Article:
Brand new Calmer colours
Davies Roberts CEO and Inventor
"For years our team have been re-thinking the design of audio products to reduce the detrimental distortion that traditional approaches can’t address. I experienced a Eureka moment and uncovered a way to target distortion at source; in the human ear itself."
Small product. Huge benefits.
A small device worn in the ear to reduce stress. Calmer features a unique technology that reduces distortion in our ears and calms your environment in a subtle, but potentially life-changing way.
• Reduces stressful frequencies without muffling sound
• Perfect for: sensitive hearing, hyper-sensitivity to sound associated with autism, hyperacusis, misophonia, noise related stress & other hearing conditions
• Soothes sound sensitivities & helps you feel calmer
In noisy areas • Travelling / commuting • In the workplace • Studying • Anywhere you'd like a calmer environment
Since launching Calmer we've heard how much they've been helping autistic people with managing noise sensitivities and people with sensitive hearing. Read our blogs from people who got in touch with us to let us know how helpful they’d found them.Read Now
A small wearable device
Calmer sits barely visible in the ear and uses revolutionary, non-electric technology to reduce mid and high frequency distortion without having a detrimental effect on our hearing.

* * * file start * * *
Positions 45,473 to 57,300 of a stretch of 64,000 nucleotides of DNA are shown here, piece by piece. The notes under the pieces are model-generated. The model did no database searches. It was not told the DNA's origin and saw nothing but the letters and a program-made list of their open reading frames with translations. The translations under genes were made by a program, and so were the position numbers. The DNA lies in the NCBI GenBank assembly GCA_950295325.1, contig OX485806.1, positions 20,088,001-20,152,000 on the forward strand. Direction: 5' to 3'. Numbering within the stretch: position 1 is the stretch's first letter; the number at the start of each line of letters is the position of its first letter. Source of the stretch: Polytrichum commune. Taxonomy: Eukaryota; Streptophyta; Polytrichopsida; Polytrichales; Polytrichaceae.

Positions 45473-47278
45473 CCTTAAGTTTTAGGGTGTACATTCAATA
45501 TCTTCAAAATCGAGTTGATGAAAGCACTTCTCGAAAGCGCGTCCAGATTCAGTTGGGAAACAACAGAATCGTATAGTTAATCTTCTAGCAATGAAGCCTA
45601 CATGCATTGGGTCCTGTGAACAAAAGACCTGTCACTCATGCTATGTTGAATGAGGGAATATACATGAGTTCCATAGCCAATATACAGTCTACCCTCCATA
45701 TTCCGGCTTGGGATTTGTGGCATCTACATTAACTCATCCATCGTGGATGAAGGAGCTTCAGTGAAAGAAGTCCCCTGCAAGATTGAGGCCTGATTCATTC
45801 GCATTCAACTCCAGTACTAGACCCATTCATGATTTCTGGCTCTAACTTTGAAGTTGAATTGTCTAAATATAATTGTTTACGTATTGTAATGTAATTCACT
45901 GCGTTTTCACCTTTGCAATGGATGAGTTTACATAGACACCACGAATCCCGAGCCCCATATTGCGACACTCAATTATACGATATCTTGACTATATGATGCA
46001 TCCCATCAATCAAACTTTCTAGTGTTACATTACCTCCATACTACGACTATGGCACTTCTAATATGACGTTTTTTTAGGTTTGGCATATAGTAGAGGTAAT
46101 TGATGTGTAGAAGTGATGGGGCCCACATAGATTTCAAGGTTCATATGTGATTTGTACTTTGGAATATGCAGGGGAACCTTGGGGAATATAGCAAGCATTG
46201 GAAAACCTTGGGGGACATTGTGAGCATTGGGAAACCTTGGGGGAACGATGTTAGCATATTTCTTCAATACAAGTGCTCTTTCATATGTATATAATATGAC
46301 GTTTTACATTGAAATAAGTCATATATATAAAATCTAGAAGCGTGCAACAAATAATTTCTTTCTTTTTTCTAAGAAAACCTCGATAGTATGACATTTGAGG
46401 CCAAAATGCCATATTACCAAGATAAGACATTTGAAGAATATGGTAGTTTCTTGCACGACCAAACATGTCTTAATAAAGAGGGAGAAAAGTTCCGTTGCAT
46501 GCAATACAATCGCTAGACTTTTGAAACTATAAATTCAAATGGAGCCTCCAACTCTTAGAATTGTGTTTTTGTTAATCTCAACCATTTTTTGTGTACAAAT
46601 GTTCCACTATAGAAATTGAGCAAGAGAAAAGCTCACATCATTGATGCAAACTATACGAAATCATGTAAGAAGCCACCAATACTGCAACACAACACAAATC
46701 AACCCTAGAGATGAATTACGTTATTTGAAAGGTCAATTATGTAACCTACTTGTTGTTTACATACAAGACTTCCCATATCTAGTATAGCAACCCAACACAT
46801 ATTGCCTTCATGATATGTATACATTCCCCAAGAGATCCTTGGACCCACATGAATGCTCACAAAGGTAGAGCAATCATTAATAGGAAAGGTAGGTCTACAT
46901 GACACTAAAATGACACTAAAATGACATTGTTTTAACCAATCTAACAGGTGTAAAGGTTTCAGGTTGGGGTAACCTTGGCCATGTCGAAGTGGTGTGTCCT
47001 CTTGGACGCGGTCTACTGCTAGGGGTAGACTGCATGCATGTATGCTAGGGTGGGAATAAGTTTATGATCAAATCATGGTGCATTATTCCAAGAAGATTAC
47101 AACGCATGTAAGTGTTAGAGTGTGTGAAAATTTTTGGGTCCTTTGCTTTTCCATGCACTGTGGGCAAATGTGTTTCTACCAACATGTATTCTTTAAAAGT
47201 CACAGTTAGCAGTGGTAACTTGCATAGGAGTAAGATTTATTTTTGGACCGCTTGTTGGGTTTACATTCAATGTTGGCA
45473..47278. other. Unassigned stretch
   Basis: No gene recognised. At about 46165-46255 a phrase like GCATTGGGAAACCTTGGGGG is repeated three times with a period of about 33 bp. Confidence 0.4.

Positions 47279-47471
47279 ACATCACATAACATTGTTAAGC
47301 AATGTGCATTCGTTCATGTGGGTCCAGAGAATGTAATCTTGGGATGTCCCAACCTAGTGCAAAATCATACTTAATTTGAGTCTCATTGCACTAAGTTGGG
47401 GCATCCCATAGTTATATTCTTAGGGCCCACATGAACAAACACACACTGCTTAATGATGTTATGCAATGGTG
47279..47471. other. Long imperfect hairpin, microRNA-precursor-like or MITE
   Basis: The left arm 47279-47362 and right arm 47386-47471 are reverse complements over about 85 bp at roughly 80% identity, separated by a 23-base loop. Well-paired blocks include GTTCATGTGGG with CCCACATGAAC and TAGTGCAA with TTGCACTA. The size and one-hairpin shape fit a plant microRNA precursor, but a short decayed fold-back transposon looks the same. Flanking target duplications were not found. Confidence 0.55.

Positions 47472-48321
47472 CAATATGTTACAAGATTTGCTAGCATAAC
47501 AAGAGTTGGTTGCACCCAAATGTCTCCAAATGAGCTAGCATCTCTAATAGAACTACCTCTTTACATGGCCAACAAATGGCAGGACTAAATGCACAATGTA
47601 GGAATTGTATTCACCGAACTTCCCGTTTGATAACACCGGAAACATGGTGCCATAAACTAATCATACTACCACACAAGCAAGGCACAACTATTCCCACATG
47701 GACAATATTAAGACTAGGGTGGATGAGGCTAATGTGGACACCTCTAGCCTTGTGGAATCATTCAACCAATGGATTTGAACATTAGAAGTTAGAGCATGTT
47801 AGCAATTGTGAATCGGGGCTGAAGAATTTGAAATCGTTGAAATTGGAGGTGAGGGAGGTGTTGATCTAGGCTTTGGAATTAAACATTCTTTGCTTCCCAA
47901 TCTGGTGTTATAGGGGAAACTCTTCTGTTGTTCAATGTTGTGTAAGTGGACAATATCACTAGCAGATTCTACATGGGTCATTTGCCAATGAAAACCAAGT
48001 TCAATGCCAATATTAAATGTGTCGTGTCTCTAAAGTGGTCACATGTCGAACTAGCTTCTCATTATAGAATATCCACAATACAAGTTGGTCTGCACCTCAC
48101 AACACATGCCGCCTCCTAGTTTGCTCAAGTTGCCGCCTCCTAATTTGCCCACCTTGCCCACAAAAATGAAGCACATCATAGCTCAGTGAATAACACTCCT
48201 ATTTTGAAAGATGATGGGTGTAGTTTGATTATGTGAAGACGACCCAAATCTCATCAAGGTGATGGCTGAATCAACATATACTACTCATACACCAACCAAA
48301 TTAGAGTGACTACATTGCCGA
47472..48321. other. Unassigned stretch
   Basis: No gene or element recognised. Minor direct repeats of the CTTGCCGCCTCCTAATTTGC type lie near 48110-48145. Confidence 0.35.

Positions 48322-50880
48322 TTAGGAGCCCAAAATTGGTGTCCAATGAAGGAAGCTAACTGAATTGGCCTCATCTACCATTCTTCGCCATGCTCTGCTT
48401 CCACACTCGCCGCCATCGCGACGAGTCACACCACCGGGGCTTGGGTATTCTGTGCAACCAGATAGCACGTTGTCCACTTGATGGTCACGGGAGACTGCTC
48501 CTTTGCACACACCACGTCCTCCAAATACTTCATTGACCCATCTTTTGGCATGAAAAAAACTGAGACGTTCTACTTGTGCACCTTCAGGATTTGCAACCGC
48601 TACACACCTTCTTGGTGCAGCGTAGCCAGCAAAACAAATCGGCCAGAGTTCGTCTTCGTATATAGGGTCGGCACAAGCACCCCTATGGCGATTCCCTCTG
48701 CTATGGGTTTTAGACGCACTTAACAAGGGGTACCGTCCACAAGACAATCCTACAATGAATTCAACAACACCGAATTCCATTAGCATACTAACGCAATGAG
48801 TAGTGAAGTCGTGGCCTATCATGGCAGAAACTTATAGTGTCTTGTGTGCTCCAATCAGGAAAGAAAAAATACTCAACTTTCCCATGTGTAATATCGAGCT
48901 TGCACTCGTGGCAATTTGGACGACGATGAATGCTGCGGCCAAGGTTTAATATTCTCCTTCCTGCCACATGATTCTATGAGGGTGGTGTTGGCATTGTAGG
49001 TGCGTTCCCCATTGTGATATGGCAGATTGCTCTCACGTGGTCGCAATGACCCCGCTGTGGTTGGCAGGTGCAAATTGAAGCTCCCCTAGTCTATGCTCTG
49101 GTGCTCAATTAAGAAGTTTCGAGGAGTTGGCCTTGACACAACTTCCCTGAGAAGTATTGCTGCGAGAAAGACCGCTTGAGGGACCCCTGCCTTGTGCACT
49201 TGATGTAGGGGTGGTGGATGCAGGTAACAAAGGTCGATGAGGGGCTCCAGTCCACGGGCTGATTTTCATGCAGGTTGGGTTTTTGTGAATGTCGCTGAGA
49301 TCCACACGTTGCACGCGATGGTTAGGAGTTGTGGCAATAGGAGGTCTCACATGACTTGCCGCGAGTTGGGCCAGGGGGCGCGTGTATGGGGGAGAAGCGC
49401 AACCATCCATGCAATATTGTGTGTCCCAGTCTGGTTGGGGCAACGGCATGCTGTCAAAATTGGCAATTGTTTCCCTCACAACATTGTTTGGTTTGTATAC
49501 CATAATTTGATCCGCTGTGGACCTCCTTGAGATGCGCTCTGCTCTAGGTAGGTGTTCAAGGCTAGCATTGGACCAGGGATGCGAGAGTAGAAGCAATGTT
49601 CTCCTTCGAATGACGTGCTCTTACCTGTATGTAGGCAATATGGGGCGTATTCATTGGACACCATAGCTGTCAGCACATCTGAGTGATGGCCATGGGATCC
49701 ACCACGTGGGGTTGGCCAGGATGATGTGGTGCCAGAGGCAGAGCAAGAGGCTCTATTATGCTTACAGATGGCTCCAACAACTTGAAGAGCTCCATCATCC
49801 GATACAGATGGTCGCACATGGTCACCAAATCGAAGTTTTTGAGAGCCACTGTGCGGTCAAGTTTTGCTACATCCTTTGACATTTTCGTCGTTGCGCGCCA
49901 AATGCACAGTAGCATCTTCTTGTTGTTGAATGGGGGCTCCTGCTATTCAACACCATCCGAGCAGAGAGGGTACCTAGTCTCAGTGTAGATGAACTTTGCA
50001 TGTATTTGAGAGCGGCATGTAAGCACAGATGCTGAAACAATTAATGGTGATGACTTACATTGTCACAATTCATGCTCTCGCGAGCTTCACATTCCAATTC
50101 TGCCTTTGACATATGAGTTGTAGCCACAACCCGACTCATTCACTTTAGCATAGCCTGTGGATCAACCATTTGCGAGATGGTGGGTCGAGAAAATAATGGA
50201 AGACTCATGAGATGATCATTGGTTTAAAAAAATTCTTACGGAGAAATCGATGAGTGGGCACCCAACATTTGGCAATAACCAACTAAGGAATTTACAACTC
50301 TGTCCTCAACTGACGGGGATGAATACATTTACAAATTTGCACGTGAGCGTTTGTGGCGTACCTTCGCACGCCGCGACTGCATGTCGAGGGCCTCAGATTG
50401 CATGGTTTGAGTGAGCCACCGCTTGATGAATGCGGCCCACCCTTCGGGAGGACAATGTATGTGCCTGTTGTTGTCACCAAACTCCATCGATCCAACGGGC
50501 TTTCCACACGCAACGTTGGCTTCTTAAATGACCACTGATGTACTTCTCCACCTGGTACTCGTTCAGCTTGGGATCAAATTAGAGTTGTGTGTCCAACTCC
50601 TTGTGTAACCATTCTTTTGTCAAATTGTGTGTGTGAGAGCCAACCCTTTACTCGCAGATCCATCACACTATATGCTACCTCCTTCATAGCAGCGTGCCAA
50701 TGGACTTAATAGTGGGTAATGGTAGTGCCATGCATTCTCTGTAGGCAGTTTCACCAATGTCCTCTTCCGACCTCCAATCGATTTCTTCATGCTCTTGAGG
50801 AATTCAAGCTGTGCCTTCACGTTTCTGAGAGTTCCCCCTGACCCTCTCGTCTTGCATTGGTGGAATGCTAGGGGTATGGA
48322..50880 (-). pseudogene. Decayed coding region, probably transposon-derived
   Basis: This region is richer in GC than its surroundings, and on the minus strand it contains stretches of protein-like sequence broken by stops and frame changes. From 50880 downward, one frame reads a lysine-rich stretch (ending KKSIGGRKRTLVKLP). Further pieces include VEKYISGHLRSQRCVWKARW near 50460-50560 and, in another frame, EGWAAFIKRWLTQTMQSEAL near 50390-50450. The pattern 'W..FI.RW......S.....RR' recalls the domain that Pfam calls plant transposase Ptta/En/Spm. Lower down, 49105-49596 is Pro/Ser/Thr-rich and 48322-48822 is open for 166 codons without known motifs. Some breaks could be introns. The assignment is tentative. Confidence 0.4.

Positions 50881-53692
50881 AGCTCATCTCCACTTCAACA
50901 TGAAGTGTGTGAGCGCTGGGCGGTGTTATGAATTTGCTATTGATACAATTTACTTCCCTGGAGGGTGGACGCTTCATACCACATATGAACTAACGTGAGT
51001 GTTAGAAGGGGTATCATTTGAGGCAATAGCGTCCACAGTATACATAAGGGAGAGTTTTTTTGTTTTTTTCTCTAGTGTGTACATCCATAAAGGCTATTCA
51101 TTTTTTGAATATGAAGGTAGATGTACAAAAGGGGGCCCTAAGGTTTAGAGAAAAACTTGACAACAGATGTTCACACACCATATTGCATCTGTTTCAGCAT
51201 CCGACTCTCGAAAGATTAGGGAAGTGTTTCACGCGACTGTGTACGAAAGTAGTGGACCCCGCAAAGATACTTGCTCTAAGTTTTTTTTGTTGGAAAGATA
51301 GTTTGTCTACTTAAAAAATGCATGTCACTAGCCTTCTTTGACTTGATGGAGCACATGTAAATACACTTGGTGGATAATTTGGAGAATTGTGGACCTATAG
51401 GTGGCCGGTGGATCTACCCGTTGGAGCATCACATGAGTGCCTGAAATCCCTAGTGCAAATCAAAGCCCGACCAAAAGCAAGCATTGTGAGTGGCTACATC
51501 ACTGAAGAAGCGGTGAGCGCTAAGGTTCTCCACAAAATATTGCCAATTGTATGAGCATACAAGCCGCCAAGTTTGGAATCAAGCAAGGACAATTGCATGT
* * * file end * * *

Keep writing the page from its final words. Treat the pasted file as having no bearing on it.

The result is a natural way to minimise today’s constant barrage of environmental noise stressors which have a negative impact on our mental and physical well-being.
Calmer reduces stress by removing distortion that would usually trigger the human ‘fight or flight’ response.
While this response was a vital part of our evolution to alert us to the slightest sound or threat, in today’s modern world where we no longer need to be alert to the snap of a twig, this added resonance is loading us with unnecessary stress.
Calmer, Sensitive Hearing and Autism
Calmer helps users with sensitive hearing conditions such as Misophonia, Hypersensitivity and Hyperacusis. Users have found that their audio world becomes more bearable when they wear Calmer, with irritating noises being reduced to a much more manageable level.
Hyper-sensitivities (over-responsiveness) and hypo-sensitivities (under-responsiveness) to a wide range of stimuli are often things that autistic people have to deal with on a daily basis. These can include sensitivities to sounds, smell, touch and taste.
Many autistic people are hyper-sensitive to certain sounds and many find bright lights, smells and tastes overwhelming.